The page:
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Sunday, July 18, 2010

Crinums? Who knew?!

As you may recall...I just posted photos of my lilies here in my Summer Gardens post.

Well, I was WRONG! Can you believe? Yeah, me neither...that NEVER happens (ha...just ask Mr. Paisley)

Last night I picked up my July 2010 issue of Southern Living and what to my wandering eyes should not Santa...Crinums! That's what I have! They're not true lilies...and in fact they're related to the Amaryllis. DUH - why did it take an article to point out the nearly identical leaves between the two? Mr. Paisley and I relocated about 5 bazillion Amaryllis bulbs just a few months ago (and we missed some - i've seen more popping up where we removed the previously mentioned 5 bazillion). 

I have at least 6 bazillion Crinums. Based on the article Some Like it Hot I think they are a variety known as Mrs. James Hendry. "Pale pink flowers with a fruity fragrance"...or they could be Crinum Powellii "Prolific pink flowers in summer" either way, they were here when I bought the Paisley Cottage back in 1997 and they have multiplied 10 bazillion times over. I've given away my "lilies" pretty regularly and of course they just make more. 

Some things I learned from the article:
  • known as cemetery lilies - because they're no maintenance and they always look good
  • they were brought here on trade ships from Africa, India and Asia
  • they lost favor during the Civil War
  • enjoyed a brief resurgence during the roaring 20s
  • became a sought after collector's (turns out hoarders) item in the 50s
  • you don't find them in nurseries because they're slow growers (lucky you if you know me you can get them for free)
  • the 1950s collectors are now few and far between (ok, they've all pretty much died) and they took all their Crinum information with them
  • they favor lower, coastal and tropical south...however in the upper and middle south you can grown them in sheltered sites or containers brought in during the winter
  • the bulbs have to get BIG and it'll be 3-5 years before they bloom, but once they start - look out!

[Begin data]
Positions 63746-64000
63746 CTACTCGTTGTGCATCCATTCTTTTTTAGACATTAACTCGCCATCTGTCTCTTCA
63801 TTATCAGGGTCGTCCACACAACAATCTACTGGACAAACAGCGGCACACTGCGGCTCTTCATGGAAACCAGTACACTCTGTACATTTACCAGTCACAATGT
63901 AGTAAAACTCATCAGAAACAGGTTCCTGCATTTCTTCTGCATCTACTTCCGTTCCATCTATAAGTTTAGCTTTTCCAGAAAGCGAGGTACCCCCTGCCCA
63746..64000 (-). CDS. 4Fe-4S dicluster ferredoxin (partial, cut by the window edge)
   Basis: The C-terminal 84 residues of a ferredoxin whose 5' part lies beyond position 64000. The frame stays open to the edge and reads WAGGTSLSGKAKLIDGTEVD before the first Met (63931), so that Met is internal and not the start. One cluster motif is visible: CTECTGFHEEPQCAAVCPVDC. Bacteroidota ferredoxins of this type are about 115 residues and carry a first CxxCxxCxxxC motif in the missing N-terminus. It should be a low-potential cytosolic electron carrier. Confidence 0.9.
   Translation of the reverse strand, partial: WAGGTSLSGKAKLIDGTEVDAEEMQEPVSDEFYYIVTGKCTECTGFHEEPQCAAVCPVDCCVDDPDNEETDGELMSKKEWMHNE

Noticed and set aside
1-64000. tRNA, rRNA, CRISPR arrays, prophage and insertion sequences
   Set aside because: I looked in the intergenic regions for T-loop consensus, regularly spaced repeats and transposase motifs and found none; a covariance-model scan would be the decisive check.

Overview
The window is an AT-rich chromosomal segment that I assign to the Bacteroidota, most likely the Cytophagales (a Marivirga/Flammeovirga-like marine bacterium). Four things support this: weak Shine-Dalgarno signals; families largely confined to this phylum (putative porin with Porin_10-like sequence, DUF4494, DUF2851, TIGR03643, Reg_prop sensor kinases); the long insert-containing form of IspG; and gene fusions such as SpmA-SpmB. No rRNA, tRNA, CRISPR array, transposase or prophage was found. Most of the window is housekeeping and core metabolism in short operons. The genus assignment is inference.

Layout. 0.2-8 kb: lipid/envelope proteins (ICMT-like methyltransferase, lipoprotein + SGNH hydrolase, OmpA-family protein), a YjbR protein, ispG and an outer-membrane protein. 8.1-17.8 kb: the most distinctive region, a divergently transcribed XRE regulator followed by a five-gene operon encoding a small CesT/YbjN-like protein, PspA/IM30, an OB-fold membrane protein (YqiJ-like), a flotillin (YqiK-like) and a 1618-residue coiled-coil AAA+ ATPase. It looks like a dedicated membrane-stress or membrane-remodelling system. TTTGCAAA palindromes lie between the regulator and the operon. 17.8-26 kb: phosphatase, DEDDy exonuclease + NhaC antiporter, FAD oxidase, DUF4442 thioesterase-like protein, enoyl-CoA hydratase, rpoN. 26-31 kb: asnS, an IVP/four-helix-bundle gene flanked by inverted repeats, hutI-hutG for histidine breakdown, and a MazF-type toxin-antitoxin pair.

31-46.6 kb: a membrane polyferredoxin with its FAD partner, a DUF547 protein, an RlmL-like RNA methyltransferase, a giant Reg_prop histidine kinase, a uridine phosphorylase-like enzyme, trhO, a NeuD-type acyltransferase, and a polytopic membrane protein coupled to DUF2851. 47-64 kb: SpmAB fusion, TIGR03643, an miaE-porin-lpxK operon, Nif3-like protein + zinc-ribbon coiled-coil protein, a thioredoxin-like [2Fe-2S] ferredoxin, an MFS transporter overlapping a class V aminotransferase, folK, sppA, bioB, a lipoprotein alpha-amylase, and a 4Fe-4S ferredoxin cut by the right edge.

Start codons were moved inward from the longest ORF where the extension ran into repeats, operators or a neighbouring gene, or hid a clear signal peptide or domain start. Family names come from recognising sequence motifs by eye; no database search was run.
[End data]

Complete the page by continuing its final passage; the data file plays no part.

• they tend to bloom after heavy rains (hello Florida summer - and mine are going crazy due to the recent downpours)
I'm telling you, these things are NO maintenance and will survive a nuclear blast (right next to the Florida Palmetto Bugs - aka roaches, and the alligators). I don't do anything with these plants. Sometimes I move some of them. I don't water them. I don't feed them. I don't dead head them. If we have a bad winter and some of the leaves get brown and ratty, I MIGHT strip those off...not for the plant of course...just to make the flower beds look cleaned up. The plant doesn't care.

In fact, i've dug them up to give away and FORGOTTEN about them...only to find them later...if near soil, they've re-rooted themselves. Most recently, when Mr. Paisley dug some up while trenching to wire the hot tub last spring, he left some laying on the driveway...they were sprouting leaves...bare bulbs laying on hot concrete in the hot Florida sun. Did I mention you can't kill them? THAT is the plant for me!

Here are some helpful links:
 Here are a few photos of mine that I took this afternoon...

side yard
beside the back porch (aka laundry room)
both sides of "the outhouse"
if you look hard you can spot some amidst all the weeds in the back 40
far side of the outhouse
beside the hot tub (that's ginger on the corner)
see? at least 5 bazillion little plants down in there
and flowers of course
after some more research, I don't think they're Mrs. James Hendry...i'm not sure what they are...
by the trash cans...remember how I said I forgot some I dug up? Yep...these are them...
same group by the trash cans...there were only 5 or 6 bulbs originally...
the giant one in the middle...that was on the of the originals that I dug up and forgot about


Crinum Lilies Canvas Print / Canvas Art - Artist James Temple